New rumors have provided additional details regarding alleged functionality inMicrosoft’s next Xbox. An in-depth report from veteran tech blogger Paul Thurrott onWindows IT Pro elaborates on several topics Thurrott covered earlier this monthincluding the next Xbox’s pricing, release date, operating system and more.
According to Thurrott, previous rumors that there will be two versions of the next Xbox are no longer accurate. He notes that Microsoft “originally planned to offer both a ‘full’ version of the next Xbox (with video game playing capabilities) and a lower-end entertainment-oriented version, code-named ‘Yuma,’ that didn’t provide gaming capabilities.” However, “plans for Yuma are on hold, and no pure entertainment version of the next Xbox will appear in 2013 (or possibly ever).”
Thurrott notes that the rumored “always online” functionality of the next Xbox is correct. He notes that “the next Xbox must be Internet-connected to use. This is the source of the ‘always on’/’always online’ rumors and isn’t as Draconian as many seem to believe.”
Following up on his report earlier this month, Thurrott reiterated that “Microsoft will initially offer two pricing models for the console: a standalone version for $499 and a $299 version that requires a two-year Xbox LIVE Gold commitment at an expected price of $10 per month.” He also reports that the system “will launch in early November 2013.”
In terms of backwards compatibility, he once again noted that he believes Microsoft will “also deliver a third-generation Xbox 360 console this year that will be significantly less expensive than the current models.” The system is codenamed “Stingray” and Thurrott says “it’s not clear whether this device is required because the next Xbox isn’t backward-compatible or because Microsoft simply wants a low-cost entertainment box alternative.” As a third possibility, he also notes that since the Xbox 360 is still selling well, Microsoft may simply want a low-cost option since the system has become significantly cheaper to manufacture compared to its launch in 2005.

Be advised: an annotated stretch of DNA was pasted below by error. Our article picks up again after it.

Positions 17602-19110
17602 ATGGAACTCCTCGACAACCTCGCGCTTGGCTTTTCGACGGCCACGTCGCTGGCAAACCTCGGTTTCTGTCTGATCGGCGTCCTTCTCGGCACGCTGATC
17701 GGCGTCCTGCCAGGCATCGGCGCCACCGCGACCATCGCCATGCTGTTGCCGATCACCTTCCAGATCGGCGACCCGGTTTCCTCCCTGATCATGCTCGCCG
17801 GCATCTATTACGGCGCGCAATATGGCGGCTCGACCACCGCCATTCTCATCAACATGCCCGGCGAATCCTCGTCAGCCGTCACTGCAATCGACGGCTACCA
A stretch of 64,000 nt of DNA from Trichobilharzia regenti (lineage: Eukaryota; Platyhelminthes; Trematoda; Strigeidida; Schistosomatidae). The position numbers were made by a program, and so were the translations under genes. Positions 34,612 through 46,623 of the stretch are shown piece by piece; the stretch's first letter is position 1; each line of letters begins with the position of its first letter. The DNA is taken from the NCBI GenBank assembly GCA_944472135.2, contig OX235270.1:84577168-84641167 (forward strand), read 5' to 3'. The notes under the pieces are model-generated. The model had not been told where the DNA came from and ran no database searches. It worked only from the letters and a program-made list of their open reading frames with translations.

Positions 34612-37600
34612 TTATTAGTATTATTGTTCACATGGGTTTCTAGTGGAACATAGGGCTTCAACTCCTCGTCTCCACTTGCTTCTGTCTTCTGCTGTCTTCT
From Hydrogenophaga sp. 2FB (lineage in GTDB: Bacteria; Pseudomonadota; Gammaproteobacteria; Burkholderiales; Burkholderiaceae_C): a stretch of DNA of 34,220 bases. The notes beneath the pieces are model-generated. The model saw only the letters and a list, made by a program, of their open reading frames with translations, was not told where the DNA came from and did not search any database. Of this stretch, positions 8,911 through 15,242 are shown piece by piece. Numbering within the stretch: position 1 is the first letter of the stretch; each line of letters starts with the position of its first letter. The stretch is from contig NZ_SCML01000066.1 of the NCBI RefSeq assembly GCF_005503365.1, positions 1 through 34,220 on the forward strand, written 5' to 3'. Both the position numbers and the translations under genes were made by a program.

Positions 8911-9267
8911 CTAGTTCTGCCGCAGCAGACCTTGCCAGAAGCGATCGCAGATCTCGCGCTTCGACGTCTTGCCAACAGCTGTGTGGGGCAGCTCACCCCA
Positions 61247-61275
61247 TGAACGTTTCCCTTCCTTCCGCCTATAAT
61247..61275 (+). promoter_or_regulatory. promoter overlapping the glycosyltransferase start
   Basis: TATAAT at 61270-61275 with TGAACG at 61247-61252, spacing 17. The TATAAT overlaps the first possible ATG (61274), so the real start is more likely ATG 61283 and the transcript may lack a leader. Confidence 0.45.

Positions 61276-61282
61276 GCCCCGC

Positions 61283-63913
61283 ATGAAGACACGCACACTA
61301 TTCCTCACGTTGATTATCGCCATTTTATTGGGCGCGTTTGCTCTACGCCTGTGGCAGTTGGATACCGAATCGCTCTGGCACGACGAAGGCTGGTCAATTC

Building on rumors that Windows 8 could power the next Xbox, Thurrott writes that the system is “based on the ‘Core’ (base) version of Windows 8. This suggests a common apps platform or at least one that is similar to that used by Windows 8.” He also believes that Microsoft “could open up this platform to enthusiast developers” and reports that the company “will discuss the next Xbox developer platform at the Build conference in San Francisco in late June.” The Build conference is also where Microsoft is expected to unveil Windows 8.1.
Thurrott also confirmed previous rumors that the next Xbox will include a Blu-Ray optical drive.
Thurrott added that the name of the console “is a big area of speculation” and that “while I’ve heard nothing official, I’d be surprised if Microsoft didn’t just called it Xbox.” The next Xbox is commonly referred to as Durango, though previous rumors also suggested it wascodenamed Loop or Kryptos and could be called Xbox 8. As for the console’s final name, we agree with Thurrott.